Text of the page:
FACT 2:

People prefer this – particularly if it gives them the content and services they want at little or no cost. IAB research found that over half the online UK population would prefer to see more relevant online advertising and an even higher proportion would prefer this if it allows them to enjoy this for little or no cost.

FACT 3:

The advertiser (or its contracted partner) does not know who you are or where you live. Interest based advertising is non-identifiable. If information collected is used with data that can identify you (eg registration data) the user is informed as required by strict data protection law. Good practice requires the provider to make the user aware of any data collection and use for this purpose and also make available ways for users to control this.

FACT 4:

There is no commercially live business in the UK practising behavioural or interest based advertising via (what is known as) deep packet inspection techniques. The Office of Fair Trading (OFT) recently concluded that “in the case of behavioural advertising based on deep packet inspection techniques…the Information Commissioner’s Office (ICO) considers that active opt-in is required to indicate consent”.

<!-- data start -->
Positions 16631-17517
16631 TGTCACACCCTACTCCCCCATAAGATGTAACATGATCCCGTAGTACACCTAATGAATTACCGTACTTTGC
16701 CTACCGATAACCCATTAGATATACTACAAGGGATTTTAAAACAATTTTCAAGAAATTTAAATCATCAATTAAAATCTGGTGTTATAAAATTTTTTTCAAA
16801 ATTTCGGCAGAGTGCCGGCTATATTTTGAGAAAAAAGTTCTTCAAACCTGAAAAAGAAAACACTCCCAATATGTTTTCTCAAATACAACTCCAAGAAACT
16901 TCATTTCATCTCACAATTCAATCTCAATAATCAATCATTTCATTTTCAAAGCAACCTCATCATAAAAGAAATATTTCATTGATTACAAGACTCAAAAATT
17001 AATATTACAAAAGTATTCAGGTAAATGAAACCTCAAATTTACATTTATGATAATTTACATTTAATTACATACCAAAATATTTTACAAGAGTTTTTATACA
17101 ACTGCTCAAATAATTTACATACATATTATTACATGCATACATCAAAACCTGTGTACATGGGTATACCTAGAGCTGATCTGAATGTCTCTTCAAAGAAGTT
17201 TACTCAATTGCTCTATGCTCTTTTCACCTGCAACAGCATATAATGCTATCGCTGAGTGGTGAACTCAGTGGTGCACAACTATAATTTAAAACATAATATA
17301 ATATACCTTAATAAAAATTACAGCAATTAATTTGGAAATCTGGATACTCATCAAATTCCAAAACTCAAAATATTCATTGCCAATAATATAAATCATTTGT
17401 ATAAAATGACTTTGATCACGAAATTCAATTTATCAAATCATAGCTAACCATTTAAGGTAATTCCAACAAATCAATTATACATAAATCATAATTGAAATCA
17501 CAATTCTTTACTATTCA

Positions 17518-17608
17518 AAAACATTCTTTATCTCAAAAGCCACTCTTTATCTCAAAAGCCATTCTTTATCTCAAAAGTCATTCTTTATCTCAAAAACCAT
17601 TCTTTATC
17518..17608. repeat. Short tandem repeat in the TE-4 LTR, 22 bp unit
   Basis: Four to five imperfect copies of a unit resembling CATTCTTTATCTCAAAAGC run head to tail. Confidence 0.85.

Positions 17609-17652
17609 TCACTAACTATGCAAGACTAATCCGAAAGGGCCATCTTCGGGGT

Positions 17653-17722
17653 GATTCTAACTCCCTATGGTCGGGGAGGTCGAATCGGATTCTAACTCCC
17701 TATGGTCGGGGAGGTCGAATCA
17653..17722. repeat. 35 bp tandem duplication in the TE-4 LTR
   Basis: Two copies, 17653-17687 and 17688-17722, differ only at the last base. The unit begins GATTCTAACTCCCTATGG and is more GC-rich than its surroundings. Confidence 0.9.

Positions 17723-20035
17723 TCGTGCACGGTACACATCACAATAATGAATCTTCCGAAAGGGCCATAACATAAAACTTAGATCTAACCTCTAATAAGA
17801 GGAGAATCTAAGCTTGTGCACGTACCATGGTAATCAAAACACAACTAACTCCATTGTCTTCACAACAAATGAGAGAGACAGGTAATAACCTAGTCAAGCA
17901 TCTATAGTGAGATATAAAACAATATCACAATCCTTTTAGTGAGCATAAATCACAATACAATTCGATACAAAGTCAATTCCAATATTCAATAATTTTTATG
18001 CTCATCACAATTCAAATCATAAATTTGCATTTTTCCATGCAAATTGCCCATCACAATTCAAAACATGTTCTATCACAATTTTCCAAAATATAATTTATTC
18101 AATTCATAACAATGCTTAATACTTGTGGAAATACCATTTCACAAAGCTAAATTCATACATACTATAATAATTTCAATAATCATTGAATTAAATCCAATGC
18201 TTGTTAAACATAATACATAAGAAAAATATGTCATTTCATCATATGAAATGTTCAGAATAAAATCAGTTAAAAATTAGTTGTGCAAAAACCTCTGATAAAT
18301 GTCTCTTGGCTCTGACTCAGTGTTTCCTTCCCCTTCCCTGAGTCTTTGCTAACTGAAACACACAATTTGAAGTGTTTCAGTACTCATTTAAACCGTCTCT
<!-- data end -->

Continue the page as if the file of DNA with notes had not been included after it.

FACT 5:

You can also tailor privacy (and other) preferences via the web browser used to access the internet. Here are some helpful user tips.

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Search specialists – where are you?

The IAB’s National Search Marketing Barometer 2010 revealed that 36% of brands struggle to find skilled search staff; does this feel high to you?

With search marketing increasingly being used for brand building (78% said search can build brand either directly or as part of the full user journey) and with budgets set to stay the same or increase over the next year  it is vital for every marketer – not just specialists – to understand the importance of search.

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BP search strategy spills over

What do you do when you’re rapidly becoming the most reviled company in the world and are the focus for intense international criticism for your response to an enormous ecological disaster?